Stanley’s commitment to the European Community was genuine and deeply felt. He had a powerful ally in Sir James Marjoribanks, the distinguished Scottish diplomat, who as ambassador to the EC had helped to negotiate British entry, which formally took place on January 1, 1973.
Sir James had retired to Edinburgh and in 1975, the year in which Stanley returned to Scotland, entry was endorsed in a referendum, but the battle for the commitment of the Scottish people to the European ideal was far from over.
Stanley, like Sir James, was of that generation of European officials very much inspired by the vision of Jean Monnet, the French statesman who was a principal architect of the community after the disasters of the Second World War.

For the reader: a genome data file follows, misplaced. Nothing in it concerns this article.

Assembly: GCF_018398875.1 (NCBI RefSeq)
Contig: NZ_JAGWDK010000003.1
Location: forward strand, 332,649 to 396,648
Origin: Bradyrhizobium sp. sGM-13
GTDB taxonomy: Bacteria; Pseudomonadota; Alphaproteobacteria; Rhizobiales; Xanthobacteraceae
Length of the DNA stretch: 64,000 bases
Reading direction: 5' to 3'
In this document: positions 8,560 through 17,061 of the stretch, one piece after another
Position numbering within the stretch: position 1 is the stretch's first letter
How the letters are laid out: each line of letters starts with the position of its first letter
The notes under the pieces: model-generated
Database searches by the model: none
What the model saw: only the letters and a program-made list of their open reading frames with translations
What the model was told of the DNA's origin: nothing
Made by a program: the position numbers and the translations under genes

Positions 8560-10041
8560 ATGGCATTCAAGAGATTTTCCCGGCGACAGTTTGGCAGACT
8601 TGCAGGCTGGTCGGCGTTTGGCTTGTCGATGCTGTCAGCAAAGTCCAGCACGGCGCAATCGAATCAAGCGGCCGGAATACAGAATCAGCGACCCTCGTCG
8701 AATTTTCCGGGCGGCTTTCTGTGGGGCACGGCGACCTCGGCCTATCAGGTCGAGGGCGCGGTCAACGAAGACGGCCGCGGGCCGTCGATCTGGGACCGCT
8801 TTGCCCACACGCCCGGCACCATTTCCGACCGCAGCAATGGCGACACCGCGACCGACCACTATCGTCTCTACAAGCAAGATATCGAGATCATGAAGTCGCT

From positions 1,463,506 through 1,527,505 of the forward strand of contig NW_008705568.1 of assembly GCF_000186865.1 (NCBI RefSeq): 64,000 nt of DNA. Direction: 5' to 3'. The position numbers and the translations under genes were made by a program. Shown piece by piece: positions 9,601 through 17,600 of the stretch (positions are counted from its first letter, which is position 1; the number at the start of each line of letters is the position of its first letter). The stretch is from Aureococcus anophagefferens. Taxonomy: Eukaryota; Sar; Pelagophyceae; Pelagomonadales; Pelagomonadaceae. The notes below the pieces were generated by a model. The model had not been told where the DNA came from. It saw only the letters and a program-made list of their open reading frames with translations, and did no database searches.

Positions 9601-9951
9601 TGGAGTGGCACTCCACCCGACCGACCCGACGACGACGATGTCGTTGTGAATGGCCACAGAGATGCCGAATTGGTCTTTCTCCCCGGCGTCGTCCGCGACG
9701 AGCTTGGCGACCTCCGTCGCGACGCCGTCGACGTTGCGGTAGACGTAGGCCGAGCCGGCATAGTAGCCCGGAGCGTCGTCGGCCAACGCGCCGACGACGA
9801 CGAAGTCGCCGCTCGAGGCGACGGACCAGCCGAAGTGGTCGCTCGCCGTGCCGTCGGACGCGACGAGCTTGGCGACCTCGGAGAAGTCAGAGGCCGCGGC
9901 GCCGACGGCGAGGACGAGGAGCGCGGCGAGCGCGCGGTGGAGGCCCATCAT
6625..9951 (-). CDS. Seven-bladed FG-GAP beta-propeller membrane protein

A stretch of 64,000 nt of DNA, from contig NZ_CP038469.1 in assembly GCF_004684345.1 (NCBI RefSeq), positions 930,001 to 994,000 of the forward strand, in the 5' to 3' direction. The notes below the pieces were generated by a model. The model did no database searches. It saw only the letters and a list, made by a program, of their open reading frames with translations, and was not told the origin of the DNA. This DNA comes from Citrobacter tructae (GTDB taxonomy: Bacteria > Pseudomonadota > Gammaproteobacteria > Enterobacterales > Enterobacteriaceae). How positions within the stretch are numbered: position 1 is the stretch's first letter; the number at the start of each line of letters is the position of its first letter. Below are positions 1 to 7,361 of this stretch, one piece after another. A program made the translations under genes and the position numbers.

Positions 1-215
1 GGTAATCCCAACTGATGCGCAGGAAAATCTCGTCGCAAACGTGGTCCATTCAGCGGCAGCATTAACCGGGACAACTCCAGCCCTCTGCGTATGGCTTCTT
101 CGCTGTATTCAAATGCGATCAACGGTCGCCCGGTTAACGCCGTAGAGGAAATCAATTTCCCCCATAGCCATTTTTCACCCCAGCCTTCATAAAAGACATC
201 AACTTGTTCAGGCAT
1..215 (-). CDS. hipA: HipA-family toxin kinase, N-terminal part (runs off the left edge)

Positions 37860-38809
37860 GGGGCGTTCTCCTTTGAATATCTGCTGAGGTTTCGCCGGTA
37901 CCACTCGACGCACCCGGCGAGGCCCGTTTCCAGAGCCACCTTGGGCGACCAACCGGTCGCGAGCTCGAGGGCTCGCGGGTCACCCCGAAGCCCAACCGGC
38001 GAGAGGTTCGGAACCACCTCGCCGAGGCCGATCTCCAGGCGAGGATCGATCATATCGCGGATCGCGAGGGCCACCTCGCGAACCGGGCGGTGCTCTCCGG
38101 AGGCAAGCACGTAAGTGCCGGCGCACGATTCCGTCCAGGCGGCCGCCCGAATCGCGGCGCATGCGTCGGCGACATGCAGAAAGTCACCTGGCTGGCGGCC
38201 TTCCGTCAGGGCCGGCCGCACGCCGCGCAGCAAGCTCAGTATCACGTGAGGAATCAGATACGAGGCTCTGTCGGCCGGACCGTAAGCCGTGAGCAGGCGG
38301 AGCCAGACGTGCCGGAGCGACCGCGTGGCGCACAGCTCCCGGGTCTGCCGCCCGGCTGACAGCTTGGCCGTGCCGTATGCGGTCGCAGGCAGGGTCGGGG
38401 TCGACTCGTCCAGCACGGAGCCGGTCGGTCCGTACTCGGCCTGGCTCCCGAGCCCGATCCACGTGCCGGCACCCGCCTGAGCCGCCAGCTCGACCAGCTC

In a previous incarnation in Asia, Stanley once told me, he had been involved in ”black propaganda,” but there was nothing devious about his efforts to promote and defend the cause of Europe.
The first years of Stanley’s time in the European office coincided with the intensifying debate on devolution, culminating in the indecisive referendum of 1979.
In those days consular diplomatic activity was heightened and it was possible to gain an idea of what Scotland might have been like if Home Rule had been achieved and Edinburgh had acquired a higher status as a diplomatic city.
Even after devolution failed, Stanley, urbane, well-informed and sociable, continued to perform his duties with ambassadorial flair, and did much to explain European policies to a sometimes sceptical Scottish public.